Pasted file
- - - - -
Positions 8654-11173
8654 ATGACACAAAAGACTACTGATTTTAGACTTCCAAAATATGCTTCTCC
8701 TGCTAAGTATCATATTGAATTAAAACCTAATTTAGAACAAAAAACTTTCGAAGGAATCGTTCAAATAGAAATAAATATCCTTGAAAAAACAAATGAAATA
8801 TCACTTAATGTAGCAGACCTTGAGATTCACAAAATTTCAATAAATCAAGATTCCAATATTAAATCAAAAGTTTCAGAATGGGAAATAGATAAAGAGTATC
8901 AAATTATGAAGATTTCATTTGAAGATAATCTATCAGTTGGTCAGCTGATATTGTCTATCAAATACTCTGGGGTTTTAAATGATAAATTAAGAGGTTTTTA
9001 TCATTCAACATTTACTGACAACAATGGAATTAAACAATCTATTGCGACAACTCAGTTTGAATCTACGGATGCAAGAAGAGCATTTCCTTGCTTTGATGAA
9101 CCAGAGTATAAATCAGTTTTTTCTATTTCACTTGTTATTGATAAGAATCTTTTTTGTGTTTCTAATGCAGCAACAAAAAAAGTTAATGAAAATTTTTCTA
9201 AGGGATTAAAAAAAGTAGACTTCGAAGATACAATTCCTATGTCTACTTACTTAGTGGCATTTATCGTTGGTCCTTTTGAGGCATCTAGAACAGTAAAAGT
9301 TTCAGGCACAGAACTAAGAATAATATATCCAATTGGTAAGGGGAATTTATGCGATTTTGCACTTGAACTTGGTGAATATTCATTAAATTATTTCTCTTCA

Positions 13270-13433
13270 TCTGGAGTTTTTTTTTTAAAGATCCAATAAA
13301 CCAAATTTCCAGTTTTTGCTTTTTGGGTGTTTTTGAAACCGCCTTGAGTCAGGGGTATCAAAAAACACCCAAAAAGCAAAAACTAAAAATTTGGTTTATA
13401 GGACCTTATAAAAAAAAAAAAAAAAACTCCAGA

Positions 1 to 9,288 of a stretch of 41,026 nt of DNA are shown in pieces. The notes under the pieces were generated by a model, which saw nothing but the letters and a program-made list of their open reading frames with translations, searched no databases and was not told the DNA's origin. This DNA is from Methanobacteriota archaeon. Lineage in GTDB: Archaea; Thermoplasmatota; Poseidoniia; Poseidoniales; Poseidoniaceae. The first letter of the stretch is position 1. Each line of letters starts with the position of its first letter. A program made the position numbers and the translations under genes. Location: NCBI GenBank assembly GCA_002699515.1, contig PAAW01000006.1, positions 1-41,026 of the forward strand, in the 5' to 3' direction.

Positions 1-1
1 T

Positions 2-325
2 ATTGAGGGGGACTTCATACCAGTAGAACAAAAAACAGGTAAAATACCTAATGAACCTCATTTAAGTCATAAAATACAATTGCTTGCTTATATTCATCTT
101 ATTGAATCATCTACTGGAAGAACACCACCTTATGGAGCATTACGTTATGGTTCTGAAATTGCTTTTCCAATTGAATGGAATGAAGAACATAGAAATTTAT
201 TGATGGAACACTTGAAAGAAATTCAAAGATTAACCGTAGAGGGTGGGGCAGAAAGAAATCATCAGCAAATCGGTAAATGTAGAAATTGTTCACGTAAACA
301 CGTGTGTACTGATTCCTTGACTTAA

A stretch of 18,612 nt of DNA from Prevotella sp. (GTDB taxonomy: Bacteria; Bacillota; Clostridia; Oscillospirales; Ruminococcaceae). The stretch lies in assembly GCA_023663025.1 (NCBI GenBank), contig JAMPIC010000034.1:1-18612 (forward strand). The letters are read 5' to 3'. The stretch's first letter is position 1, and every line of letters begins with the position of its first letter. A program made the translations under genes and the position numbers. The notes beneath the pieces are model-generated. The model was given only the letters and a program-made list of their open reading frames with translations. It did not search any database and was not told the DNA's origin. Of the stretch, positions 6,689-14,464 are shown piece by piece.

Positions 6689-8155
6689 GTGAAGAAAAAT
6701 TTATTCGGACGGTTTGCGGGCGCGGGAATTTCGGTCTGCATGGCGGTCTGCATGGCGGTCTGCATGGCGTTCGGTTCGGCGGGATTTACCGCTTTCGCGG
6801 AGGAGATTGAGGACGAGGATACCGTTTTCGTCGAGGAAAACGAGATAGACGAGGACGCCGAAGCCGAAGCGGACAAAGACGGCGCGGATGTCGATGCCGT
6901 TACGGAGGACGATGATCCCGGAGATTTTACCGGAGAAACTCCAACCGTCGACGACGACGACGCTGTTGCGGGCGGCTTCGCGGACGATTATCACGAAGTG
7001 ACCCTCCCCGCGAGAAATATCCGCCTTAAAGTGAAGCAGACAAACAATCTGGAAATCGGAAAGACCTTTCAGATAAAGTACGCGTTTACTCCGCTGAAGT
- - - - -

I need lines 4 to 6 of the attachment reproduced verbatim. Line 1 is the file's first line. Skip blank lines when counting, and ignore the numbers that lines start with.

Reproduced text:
8801 TCACTTAATGTAGCAGACCTTGAGATTCACAAAATTTCAATAAATCAAGATTCCAATATTAAATCAAAAGTTTCAGAATGGGAAATAGATAAAGAGTATC
8901 AAATTATGAAGATTTCATTTGAAGATAATCTATCAGTTGGTCAGCTGATATTGTCTATCAAATACTCTGGGGTTTTAAATGATAAATTAAGAGGTTTTTA
9001 TCATTCAACATTTACTGACAACAATGGAATTAAACAATCTATTGCGACAACTCAGTTTGAATCTACGGATGCAAGAAGAGCATTTCCTTGCTTTGATGAA